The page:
God with us, God for us

Assumed audience: Theologically-orthodox Christians, or folks interested in things that theologically-orthodox Christians think.

The holy God is God with us, God for us. In trinitarian terms, this comes out something like this: God the holy Father is the one who wills a people for himself. The Father’s holiness is thus his work of purposing a people for himself, of securing from all eternity that what Israel and the Church signify will be established, namely, creatures in fellowship with God. The God and Father of our Lord Jesus Christ, Ephesians tells us, chose us in him before the foundation of the world, that we should be holy and blameless before him’ (Eph. 1.4). God the holy Son is the one who condescends to turn to the world in grace as its saviour and redeemer. The Son’s holiness is thus his work of rescuing those whom the Father wills for fellowship with himself. It is the merciful friendship with which he comes to the aid of sick and sinful and polluted humanity. It is the holy fellowship in which he takes our place, bears the burden of our sins, and releases us from their contamination. As the Son, the holy God embodies his mercy, redeeming Israel and the Church and, in them, humankind from the threat of sin, remaking what 1 Peter calls a holy nation, God’s own people’ (1 Pet. 2.9). The work of the Son is thus to reconcile us and present us holy and blameless and irreproachable’ before the Father (Col. 1.22). God the Holy Spirit is the one who completes this work of making holy, perfecting the creature by binding the creature’s life into that of Christ and so realizing in the creature what has been achieved for the creature. The Spirit’s holiness is thus known in his work of sanctifying. As Paul puts it in 1 Corinthians, you were washed, you were sanctified . . . in the name of the Lord Jesus and in the Spirit of our God’ (1 Cor. 6.11). Who, then, is the holy God? For the Christian confession, he is this one: the thrice Holy One, worshipped in the Apocalypse and in the prayers of the Church thus:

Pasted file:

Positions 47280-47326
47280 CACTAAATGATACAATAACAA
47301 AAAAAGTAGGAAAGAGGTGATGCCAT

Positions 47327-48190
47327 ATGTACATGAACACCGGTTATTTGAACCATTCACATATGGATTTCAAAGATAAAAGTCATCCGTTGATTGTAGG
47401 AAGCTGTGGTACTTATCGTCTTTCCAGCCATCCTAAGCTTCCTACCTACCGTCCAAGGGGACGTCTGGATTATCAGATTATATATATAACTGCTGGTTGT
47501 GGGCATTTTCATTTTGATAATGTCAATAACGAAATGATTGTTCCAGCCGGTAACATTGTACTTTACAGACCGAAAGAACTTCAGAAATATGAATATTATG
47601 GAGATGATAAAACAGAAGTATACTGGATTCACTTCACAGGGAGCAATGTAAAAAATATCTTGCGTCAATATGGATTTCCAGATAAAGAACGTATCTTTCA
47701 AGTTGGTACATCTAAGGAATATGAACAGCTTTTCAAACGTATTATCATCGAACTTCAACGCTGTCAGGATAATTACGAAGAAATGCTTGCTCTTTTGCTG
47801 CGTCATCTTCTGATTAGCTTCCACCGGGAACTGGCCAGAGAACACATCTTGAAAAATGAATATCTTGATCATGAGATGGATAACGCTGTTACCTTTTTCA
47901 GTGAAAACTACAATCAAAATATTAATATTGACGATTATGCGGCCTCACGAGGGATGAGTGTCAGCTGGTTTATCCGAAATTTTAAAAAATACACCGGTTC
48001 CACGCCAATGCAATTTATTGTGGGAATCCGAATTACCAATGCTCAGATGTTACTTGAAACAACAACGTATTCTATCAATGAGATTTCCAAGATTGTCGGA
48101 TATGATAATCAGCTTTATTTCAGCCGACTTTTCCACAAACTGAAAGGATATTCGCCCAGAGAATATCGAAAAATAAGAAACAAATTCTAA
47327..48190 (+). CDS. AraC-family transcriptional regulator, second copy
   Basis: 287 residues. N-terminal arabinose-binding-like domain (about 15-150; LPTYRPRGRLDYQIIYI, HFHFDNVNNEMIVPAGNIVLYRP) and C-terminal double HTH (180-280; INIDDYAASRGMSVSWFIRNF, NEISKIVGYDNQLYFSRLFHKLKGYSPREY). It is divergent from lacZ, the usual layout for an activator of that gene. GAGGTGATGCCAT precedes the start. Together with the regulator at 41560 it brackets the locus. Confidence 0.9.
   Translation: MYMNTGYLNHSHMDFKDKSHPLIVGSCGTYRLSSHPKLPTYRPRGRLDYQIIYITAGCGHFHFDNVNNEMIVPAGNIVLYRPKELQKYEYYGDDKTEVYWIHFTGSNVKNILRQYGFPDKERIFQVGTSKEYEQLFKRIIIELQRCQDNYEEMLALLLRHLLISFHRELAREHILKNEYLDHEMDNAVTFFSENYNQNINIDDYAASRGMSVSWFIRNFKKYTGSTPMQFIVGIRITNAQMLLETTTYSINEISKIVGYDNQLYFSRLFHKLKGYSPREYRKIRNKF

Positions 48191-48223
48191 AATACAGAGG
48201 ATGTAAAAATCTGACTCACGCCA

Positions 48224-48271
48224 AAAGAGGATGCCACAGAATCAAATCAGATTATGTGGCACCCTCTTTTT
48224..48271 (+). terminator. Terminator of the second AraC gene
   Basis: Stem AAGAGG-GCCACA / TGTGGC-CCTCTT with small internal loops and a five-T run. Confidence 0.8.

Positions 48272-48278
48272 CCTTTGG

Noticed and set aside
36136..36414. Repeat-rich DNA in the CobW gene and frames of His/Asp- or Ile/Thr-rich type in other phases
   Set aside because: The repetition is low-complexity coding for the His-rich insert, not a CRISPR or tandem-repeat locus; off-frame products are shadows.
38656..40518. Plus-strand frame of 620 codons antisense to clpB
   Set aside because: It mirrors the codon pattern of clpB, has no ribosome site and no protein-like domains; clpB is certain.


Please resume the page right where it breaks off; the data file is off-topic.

Holy, holy, holy, is the Lord God Almighty,
    who was and is and is to come! (Rev. 4.8)
 — John Webster, Holiness, p. 51 – 52